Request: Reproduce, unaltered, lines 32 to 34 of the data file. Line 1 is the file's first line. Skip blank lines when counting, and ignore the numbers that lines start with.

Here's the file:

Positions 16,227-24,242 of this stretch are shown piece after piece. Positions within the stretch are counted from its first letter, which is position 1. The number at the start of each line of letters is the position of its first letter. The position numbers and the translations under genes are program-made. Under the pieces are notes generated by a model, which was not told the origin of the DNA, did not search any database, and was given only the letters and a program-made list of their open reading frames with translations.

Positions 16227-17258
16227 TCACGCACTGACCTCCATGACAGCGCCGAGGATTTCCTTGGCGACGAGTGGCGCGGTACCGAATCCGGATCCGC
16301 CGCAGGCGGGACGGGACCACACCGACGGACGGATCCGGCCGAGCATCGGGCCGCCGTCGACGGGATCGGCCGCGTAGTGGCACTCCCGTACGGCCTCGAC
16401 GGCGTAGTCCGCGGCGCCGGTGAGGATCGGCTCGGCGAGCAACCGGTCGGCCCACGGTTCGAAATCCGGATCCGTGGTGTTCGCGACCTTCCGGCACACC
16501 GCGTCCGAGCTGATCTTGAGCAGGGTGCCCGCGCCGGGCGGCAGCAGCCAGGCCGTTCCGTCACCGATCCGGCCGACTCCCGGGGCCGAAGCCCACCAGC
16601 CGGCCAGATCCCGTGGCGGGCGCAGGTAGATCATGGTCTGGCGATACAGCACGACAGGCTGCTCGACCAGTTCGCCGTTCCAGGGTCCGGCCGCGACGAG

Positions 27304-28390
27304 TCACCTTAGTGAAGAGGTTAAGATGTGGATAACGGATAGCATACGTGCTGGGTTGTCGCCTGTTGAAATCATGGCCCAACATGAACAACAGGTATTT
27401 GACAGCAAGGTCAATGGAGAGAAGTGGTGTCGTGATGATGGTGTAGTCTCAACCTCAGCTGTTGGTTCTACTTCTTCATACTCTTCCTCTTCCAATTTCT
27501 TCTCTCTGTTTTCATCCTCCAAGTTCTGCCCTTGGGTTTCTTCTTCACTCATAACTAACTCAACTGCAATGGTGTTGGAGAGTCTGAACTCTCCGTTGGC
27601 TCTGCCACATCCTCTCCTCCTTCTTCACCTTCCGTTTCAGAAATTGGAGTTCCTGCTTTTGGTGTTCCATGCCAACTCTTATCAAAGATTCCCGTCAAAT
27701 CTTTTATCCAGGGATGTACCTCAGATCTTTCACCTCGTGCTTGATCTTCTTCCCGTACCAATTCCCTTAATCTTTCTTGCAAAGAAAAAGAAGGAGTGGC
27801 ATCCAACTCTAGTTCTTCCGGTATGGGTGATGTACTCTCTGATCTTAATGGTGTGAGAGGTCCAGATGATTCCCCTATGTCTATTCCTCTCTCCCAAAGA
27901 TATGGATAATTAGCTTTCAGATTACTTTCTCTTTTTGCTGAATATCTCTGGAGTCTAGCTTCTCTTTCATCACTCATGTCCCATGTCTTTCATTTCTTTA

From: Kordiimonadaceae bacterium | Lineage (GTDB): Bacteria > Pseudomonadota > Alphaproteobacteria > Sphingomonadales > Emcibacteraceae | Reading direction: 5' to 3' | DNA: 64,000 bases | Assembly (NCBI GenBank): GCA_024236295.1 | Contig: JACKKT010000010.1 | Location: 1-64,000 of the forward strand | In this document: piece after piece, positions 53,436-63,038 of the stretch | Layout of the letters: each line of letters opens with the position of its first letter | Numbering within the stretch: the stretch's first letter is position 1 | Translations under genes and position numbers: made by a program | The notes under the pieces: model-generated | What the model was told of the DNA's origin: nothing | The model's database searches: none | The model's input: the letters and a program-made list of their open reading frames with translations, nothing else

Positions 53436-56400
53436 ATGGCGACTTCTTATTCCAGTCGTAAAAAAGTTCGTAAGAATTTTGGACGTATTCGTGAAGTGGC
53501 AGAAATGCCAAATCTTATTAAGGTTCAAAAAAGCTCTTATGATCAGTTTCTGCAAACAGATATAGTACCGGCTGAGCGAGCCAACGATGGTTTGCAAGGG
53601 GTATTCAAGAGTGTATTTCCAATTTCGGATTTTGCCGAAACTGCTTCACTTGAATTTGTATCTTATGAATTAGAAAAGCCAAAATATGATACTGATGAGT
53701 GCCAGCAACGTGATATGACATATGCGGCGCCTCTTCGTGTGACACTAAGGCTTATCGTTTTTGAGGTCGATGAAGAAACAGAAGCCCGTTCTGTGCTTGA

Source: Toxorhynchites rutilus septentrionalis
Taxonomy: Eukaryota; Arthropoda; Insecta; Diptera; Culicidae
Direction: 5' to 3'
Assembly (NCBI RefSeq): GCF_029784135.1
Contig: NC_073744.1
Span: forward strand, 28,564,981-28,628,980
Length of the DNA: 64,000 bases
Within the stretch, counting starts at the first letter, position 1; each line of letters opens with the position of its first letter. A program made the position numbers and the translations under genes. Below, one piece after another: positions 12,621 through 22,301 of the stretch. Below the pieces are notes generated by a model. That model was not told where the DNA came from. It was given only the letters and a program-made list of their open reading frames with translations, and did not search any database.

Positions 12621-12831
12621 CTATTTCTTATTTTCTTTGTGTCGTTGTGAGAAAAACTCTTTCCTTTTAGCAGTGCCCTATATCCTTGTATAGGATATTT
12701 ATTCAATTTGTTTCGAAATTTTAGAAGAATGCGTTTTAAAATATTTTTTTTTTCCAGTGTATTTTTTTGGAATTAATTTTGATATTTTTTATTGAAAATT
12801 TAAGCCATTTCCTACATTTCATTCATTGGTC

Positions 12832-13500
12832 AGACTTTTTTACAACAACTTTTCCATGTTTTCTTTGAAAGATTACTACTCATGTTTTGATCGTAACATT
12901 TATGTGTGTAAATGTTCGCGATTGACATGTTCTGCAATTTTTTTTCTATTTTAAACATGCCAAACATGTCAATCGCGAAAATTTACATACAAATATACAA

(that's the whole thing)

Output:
12701 ATTCAATTTGTTTCGAAATTTTAGAAGAATGCGTTTTAAAATATTTTTTTTTTCCAGTGTATTTTTTTGGAATTAATTTTGATATTTTTTATTGAAAATT
12801 TAAGCCATTTCCTACATTTCATTCATTGGTC

Positions 12832-13500